An Ambleside education begins with the conviction that Children are Persons1, that every child defies our capacity for measurement. Other school models would not argue with this foundational truth at face value, but in the application of this principle, they veer in the wrong direction. At Ambleside, teachers are keenly aware of each student’s strengths and weaknesses, but no child is ever defined or labeled by his or her weaknesses. Students are not grouped according to ability, for Ambleside recognizes that optimal growth for all occurs when the strong and weak face life together.

 

In most classical schools, one finds the same competitive grind that is present in traditional public and private schooling. Students strive to win awards, get the highest grades, be the best, outperform their peers, and tend to live in a high-anxiety, competitive atmosphere rather than a high-joy, life-giving atmosphere. Some play to win the competition. Others refuse to play the game.

 

Ambleside considers this competitive structuring of school life to be very counterproductive. The brain works 30% better when it’s running on joy rather than anxiety. Students at Ambleside are not complacent but possess a fervency that is born of the joy and delight of learning and growing together.

 

Christian classical schools have as central to their mission the formation of the minds and hearts of students. But beyond the use of inspirational classical texts in the older grades and the use of classroom management techniques to order student behavior, most classical schools have little understanding of the dynamics of human formation.

 

At Ambleside, there is a very clear, applied philosophy of human transformation. The tools of atmosphere (culture), discipline (the intentional training in habit), and living ideas (the intrinsic relations of persons and things) form a mutually reinforcing triad of human transformation.

How can the ideas of a 19th-century British educator be relevant today?

Charlotte Mason gave expression to truth, in much the same way that the 1st-century ideas of a man from Tarsus, the 5th-century B.C. ideas of a man from Athens, or the 5th-century ideas of a Bishop from Northern Africa might be relevant in the 21st century. They are relevant because they give expression to truth, and truth is timeless and always relevant.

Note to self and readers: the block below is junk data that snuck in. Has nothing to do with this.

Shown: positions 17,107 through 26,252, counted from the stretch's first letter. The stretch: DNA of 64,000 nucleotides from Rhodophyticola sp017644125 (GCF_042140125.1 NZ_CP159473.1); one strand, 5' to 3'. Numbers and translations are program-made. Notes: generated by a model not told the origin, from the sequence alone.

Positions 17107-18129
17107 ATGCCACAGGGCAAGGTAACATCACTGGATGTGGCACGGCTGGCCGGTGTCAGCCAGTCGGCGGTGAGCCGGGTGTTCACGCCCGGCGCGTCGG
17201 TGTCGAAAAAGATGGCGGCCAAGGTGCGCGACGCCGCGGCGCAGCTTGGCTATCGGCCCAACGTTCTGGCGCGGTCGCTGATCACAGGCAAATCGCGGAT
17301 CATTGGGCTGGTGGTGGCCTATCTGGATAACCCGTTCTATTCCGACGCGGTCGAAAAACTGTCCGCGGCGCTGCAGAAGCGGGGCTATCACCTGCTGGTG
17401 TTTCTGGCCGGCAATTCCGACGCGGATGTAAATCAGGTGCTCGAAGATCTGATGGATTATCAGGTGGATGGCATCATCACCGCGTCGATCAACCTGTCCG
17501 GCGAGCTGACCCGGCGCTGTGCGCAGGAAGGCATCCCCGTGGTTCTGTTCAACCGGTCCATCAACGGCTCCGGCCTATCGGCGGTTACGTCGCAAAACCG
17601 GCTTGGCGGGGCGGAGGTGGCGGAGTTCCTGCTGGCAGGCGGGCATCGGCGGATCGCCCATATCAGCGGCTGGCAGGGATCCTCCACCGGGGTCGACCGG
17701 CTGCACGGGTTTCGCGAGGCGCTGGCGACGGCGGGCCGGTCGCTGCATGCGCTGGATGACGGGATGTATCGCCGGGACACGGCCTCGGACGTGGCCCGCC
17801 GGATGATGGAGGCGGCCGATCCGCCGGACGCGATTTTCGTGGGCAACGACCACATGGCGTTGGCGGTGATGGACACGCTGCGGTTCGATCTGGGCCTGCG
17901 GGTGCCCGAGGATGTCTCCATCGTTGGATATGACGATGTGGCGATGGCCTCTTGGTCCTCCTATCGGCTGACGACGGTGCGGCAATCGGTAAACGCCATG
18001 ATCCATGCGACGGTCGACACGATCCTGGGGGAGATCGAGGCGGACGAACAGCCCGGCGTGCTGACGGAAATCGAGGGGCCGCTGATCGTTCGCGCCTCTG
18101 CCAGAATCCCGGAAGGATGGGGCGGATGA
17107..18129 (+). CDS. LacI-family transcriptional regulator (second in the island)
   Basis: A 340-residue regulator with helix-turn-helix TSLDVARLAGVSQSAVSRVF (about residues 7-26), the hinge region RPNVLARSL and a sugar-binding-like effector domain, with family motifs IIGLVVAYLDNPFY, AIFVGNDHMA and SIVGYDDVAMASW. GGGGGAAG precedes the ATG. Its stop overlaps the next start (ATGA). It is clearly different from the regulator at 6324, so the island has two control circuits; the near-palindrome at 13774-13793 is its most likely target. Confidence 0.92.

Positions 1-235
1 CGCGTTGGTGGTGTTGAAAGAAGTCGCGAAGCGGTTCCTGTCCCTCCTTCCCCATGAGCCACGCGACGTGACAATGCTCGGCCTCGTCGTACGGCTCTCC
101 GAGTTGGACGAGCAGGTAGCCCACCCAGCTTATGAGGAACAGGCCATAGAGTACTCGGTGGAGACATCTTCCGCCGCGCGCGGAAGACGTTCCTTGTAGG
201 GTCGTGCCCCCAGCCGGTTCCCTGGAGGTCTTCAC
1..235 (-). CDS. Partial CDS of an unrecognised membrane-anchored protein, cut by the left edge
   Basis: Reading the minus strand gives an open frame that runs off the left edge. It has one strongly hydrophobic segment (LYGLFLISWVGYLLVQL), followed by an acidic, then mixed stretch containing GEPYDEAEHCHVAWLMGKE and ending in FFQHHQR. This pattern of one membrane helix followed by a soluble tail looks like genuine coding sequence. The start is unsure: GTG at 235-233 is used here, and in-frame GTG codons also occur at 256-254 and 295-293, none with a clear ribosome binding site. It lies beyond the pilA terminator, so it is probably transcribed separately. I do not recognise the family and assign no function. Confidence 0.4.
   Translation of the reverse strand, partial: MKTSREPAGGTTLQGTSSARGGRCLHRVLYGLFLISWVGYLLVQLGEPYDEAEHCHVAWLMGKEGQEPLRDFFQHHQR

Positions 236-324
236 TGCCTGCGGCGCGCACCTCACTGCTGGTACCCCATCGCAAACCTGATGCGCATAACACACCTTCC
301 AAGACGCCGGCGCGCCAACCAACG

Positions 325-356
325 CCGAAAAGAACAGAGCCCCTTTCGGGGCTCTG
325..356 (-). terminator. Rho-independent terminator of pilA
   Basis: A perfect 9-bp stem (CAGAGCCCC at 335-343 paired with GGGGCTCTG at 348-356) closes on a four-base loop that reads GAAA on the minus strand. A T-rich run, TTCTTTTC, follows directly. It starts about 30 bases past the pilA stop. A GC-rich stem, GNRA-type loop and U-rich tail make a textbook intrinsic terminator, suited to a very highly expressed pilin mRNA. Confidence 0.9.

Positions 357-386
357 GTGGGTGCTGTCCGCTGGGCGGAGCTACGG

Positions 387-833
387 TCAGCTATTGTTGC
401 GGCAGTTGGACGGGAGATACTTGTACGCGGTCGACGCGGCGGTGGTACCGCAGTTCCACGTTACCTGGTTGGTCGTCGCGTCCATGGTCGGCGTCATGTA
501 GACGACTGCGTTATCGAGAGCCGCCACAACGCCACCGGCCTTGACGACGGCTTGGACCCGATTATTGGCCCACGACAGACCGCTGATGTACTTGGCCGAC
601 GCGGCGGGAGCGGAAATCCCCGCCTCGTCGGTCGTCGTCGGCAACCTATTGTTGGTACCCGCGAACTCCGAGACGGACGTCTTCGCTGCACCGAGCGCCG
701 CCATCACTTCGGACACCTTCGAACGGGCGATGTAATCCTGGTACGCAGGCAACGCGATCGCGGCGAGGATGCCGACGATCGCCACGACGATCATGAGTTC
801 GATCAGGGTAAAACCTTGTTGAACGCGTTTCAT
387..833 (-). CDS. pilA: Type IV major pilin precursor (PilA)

Charlotte Mason built a pedagogy on a philosophy of education shaped by a Christian anthropology, convictions regarding who the student is and who he/she is becoming. She also makes specific claims about the nature of knowledge and learning, claims that fit with a Christian epistemology (philosophy of knowledge).

 

Distinctly different from modern and post-modern philosophies of education, Charlotte Mason believed that all True, Good, and Beautiful Ideas are but expressions of the Eternal Logos. Therefore, all coming to know Truth is coming to know something of the work of God. The preeminent teacher in an Ambleside classroom is the Holy Spirit.  Every worthy idea, whether in grammar or history, poetry, or science, reveals some aspect of our Creator. Therefore, it is the well-chosen text that is the focal point in an Ambleside classroom, be it a classic book, a math algorithm, a work of art, a science diagram, or a musical composition. The teacher’s role is to direct the student’s attention to the mind of the author, artist, composer, algorithm, and so on.

 

Given this power of mind, it is essential that every student independently perform the act of knowing. Nothing can be truly learned by teacher activity alone. The primacy is with the active, not passive student, who must perform the act of knowing. The teacher is not to be a lecturer. It is not her responsibility to write on the alleged “blank slate” of a student’s mind.   Rather, the teacher must be the facilitator of a mind-to-mind meeting between students and ideas presented in a well-chosen text.

What difference does it make to have a “philosophy driven school”?

A philosophy is simply a set of answers to questions. In reality, all schools follow some philosophy, even if it is “we do what we want”, or “we do a little of this and a little of that”. Most cannot articulate a philosophy, but use a materialist/behaviorist approach that attempts to manipulate children into learning. The philosophy to which Ambleside adheres is cohesive and consistent with a Biblical view of the child. It has been extensively applied in real life with thousands of children and has proved to be both practical and profound. We know of no other philosophy of education that is so consistent with a Christ-centered worldview, and that fosters both excellence and humility in student and teacher alike.

What do you mean by the phrase 'a living education'?

What Charlotte Mason meant by “living education” is the conviction that our minds require nourishment in the same way our body does. Minds are not just products, they’re dynamic and alive. A living education seeks to provide what a living mind needs to flourish.

Charlotte Mason talks both about living books as a gateway to the mind, and then she also speaks about living ideas in the living books, which furnish the mind with nutriment, real food for its growth and learning. There’s reciprocity in a living education, both teacher and students share in accessing the text in similar and diverse ways.

How do you handle doctrinal differences in the classroom?